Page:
Sometimes I wonder, is life harder because I have been widowed or would have been just as hard in different ways if I had never been widowed? It’s a question I think on when I have long talks with friends who aren’t widowed, who are going through their own complex lives… complete with blended, divorced families and step kids or uncertainty in their current relationship, or loneliness and feeling unsure about their career or life purpose.
Our thirties and forties have taken us places I think none of us imagined. We used to all live across town from one another, and the most complicated stuff we really dealt with was the dating scene and fighting traffic across town to meet up together at our favorite bar every Tuesday night. We still look back at those days now with such nostalgia… it was a few good years where things were easy, good friends were plentiful, and there were no major catastrophes. For a short time we all were able to relax into the present moment of our lives.
Drew’s death changed everything. It was the beginning of life becoming far more complex… and it happened to occur when I was turning 30. I feel like it’s so easy sometimes to blame the grief. To feel like all the complexity and extra difficulty and all the changes that have been hard are the fault of grief and being widowed. But I don’t really think that’s true at all.
Had Drew not died, I would have been married within a year likely… and moved out of Dallas anyway - as was our plan. I would have then followed his career as a pilot wherever it took us around the country… likely living somewhere new every few years or so. Had we adopted a child by now, which was our eventual plan, I would be going through the same fears and doubts and struggles with learning how to be a mother as I am with my new partner Mike’s child now. And I would have been doing it a bit more alone, while Drew was likely gone a lot for flying gigs that would have him on contracts for weeks or months.
Death or not, my life was going to change drastically. And many of the complex things that happened in my friends’ lives were not because of grief either. The complicated stuff they now deal with in their lives is just a part of growing up into our thirties and forties and beginning new phases of their lives. Phases none of us were especially prepared for, it seems...Read more
I think one of the hardest things about losing people we love, is that in a way, we lose a part of our own history when they die. Or at least, we lose one of our living, breathing connections to that history. Without those connections to the history of ourselves, I’m learning it can be easy to get lost. I think this has been especially hard because both of my parents are gone along with Drew. I simply do not have a wealth of people in my life that I'm in touch with often who remember all the many moments of my history with me.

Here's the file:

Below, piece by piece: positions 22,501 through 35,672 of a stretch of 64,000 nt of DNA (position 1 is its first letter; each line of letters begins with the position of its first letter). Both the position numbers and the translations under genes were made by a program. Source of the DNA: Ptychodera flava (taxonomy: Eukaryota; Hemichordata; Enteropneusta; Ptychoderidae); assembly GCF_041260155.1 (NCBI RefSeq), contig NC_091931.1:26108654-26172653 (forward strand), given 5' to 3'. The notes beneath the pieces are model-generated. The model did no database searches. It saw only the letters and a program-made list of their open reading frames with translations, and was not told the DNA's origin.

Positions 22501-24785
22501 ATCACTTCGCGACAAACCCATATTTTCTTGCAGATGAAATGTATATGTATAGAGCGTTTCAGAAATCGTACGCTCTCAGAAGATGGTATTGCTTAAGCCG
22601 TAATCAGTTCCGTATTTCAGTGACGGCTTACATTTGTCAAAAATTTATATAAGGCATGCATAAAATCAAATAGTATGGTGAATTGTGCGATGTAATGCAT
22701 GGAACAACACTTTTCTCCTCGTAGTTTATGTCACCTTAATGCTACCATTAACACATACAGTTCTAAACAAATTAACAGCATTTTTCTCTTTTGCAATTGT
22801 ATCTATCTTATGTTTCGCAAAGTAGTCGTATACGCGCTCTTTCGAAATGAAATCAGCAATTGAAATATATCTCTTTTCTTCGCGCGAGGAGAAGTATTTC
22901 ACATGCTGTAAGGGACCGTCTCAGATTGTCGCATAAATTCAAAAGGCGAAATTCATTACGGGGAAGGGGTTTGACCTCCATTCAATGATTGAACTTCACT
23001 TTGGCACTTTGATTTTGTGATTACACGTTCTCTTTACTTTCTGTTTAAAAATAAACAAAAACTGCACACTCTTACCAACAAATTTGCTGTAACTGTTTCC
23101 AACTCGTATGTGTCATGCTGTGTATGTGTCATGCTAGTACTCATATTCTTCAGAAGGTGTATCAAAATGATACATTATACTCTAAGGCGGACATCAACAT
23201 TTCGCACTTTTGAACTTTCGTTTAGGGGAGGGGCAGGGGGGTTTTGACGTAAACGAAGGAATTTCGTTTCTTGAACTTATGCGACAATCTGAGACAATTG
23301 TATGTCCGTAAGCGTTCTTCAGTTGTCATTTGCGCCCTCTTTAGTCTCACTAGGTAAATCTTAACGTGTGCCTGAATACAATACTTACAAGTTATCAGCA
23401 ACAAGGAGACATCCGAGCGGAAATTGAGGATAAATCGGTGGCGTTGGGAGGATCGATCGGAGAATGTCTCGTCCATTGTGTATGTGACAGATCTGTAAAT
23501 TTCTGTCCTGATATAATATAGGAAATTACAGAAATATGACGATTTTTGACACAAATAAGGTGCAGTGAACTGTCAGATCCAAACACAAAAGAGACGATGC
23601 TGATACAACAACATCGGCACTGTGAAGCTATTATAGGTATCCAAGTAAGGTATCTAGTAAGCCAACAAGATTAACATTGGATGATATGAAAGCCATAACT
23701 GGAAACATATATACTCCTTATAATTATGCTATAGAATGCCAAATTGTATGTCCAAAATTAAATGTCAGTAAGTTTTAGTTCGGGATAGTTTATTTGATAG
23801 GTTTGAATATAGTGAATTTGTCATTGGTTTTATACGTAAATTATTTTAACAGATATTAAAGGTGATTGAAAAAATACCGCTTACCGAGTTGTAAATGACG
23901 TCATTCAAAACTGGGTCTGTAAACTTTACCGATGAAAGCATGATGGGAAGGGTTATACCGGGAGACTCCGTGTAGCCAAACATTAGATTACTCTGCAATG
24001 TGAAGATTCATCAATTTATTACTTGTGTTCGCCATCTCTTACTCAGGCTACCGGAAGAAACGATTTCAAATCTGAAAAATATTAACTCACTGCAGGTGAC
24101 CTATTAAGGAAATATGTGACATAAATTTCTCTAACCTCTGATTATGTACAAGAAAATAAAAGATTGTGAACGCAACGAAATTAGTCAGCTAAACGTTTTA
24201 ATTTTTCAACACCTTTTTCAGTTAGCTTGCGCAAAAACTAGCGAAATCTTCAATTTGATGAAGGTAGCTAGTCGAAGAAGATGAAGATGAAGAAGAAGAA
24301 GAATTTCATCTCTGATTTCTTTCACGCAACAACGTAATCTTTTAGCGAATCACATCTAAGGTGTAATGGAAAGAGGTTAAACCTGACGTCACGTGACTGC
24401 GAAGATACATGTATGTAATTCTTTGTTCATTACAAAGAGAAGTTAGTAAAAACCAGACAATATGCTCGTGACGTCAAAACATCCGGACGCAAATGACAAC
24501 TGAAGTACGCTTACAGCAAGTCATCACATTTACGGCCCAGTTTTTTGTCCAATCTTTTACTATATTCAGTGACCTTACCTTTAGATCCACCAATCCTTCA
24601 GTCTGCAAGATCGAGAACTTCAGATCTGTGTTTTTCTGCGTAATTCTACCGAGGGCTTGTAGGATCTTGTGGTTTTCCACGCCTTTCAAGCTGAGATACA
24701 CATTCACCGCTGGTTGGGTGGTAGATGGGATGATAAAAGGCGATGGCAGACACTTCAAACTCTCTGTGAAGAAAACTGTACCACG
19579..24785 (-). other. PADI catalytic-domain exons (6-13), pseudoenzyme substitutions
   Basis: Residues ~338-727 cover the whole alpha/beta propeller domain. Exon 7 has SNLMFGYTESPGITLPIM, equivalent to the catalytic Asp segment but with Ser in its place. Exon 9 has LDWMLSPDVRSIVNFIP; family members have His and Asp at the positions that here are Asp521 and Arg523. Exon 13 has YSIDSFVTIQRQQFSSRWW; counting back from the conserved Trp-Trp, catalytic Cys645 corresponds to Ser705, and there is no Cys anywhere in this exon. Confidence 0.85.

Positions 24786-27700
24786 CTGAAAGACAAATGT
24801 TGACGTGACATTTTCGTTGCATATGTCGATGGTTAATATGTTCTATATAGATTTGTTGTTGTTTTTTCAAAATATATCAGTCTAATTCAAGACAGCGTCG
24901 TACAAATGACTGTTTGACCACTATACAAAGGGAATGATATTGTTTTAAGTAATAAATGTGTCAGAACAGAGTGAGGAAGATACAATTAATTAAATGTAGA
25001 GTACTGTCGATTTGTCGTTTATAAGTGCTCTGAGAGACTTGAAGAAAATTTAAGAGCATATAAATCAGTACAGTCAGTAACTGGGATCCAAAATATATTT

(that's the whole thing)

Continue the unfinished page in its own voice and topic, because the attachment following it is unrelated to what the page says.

There are pieces of me that I wish so badly to reconnect to - parts of myself I’ve struggled to nurture in this new environment because of stress, busyness, my own self-critical nature… who knows what exactly. Parts of me that I think I was beginning to finally nurture a few years ago, but the upheaval of moving I guess interrupted that more than I could have known it would.
They are pieces of me I wish for Mike to know also. Sometimes it feels like all he has known is this person who is constantly battling overwhelm, feeling homesick, trying to make order out of everything, while periodically having complete meltdowns about her inability to cope pretty much all adulting. I’m certain he would disagree of course, but quite honestly I don’t always feel like he is getting to have the best version of me, at least not right now. I know there is so much more in there. I know because I remember her.
For a while now, I think I’ve believed that losing my parents, my fiance, and proximity to my friends and family and the culture of my state back home meant I lost me too. No doubt, it's left me questioning... without any of that around me to help define me anymore… who am I supposed to be now?Read more
Tomorrow marks the first day of the summer session for my eCourse that I am teaching now for the 3rd time. I create this class last year as a way to share much of what I had learned in my own grieving process about creativity. For four weeks, my students will be diving into lessons and creative prompts in writing, photography, and painting, with the purpose of expressing their grief and honoring their story and their loved ones.
Teaching is not a natural role for me, in fact it still makes me quite uncomfortable. I’m a writer, and that is where I feel most at home in sharing ideas. And while my course is mostly written, it does require interacting in a Facebook group and some video recordings. In other words - it requires me to be vulnerable too. Ugh!